There was a club night in Glasgow in the early 2000s called Optimo, which occasionally used the slogan: “You won’t like it, sugar” (taken from the lyrics of a Whitehouse track that you really shouldn’t google). It always struck me as a brilliant bit of marketing, at once embracing and ridiculing musical elitism.
I can imagine this slogan being stamped across a poster for the works of Samuel Beckett, which have a reputation for being sparse and serious and difficult. Theatre for theatre people.
Except it’s not. While his plays are sparse and serious and difficult, they’re also funny and irreverent and human. They celebrate the absurdity of life as well as poking a stick into its darkest recesses, and it’s the former that’s brought to the fore in director Richard Jones’ double bill at the Old Vic.
Starring Daniel Radcliffe and Alan Cumming, it rattles out of the gates with Rough For Theatre II, a spry tale about two besuited bureaucrats weighing up the pros and cons of a man’s impending suicide. Perched motionless on a sixth floor window, time is frozen for the victim while the pair examine the multitude of decisions and events that led to this unhappy moment.
It’s hilariously bleak, the men more concerned with a dodgy desk lamp than they are the inconsequential particulars of yet another life. Cummings and Radcliffe find an easy, quickfire chemistry and it’s over before you know it. This is in stark contrast to the main event, Endgame, during which even the characters eventually implore “It must be finished soon!”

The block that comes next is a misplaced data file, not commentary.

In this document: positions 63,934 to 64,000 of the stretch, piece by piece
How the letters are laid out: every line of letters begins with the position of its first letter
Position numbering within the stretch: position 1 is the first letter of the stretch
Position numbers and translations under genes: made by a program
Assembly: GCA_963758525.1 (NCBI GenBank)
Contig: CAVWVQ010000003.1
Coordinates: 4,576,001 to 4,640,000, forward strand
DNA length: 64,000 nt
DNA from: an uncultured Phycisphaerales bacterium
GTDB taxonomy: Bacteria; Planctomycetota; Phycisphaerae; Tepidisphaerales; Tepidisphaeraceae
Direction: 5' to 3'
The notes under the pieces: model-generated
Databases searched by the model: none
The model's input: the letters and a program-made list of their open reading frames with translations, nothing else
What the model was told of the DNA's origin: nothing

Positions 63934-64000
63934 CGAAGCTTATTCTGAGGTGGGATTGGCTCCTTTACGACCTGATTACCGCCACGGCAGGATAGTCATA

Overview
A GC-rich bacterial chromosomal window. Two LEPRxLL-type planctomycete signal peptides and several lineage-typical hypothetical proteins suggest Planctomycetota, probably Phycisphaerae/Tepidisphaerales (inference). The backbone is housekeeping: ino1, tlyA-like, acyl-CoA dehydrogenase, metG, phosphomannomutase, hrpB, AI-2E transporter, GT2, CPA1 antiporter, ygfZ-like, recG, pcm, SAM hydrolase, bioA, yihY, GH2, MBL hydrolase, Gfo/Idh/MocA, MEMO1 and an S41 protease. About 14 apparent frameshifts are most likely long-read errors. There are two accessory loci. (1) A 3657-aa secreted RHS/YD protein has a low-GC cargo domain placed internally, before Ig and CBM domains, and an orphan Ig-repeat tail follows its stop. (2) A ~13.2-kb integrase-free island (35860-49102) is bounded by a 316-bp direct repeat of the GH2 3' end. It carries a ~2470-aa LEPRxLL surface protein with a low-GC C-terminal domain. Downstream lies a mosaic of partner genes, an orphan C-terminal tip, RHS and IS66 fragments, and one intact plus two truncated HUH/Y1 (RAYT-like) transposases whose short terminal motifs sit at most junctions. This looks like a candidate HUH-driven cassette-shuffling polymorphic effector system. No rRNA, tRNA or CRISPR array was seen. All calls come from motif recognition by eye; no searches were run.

It’s set in the aftermath of some apocalypse, with the last vestiges of humanity living in diseased pockets. Hamm, a viperous blind man whose legs are so emaciated he can no longer stand (Cummings again, with some clever prosthetics), whiles away his time abusing his young, hunchbacked servant Clov (Radcliffe). They never venture from their grim, peeling apartment – the kind of place Joel Golby writes about in his column for Vice – repeating the same mundane tasks ad infinitum, lacking any purpose beyond the vague hope that one day it will all be over. It’s a meditation on futility – “why this farce, day after day?” – a vision of the world ending not with a bang but with the most pathetic of whimpers.
Cummings is delightfully awful, nailing Hamm’s vituperative impotence. Despite some game physical acting, however, the material tends to show up Radcliffe’s shortcomings as a stage actor. There are also small parts for Jane Horrocks and Karl Johnson as Hamm’s elderly parents who, as per Beckett’s notes, have no legs and live in dustbins.
Jones has as much fun as Beckett’s famously prescriptive material allows, but by the end it’s every bit as taxing as you might hope, the repetition slowly grinding you down as you watch the world’s – and the play’s – protracted death rattle. I enjoyed it very much; you won’t like it, sugar.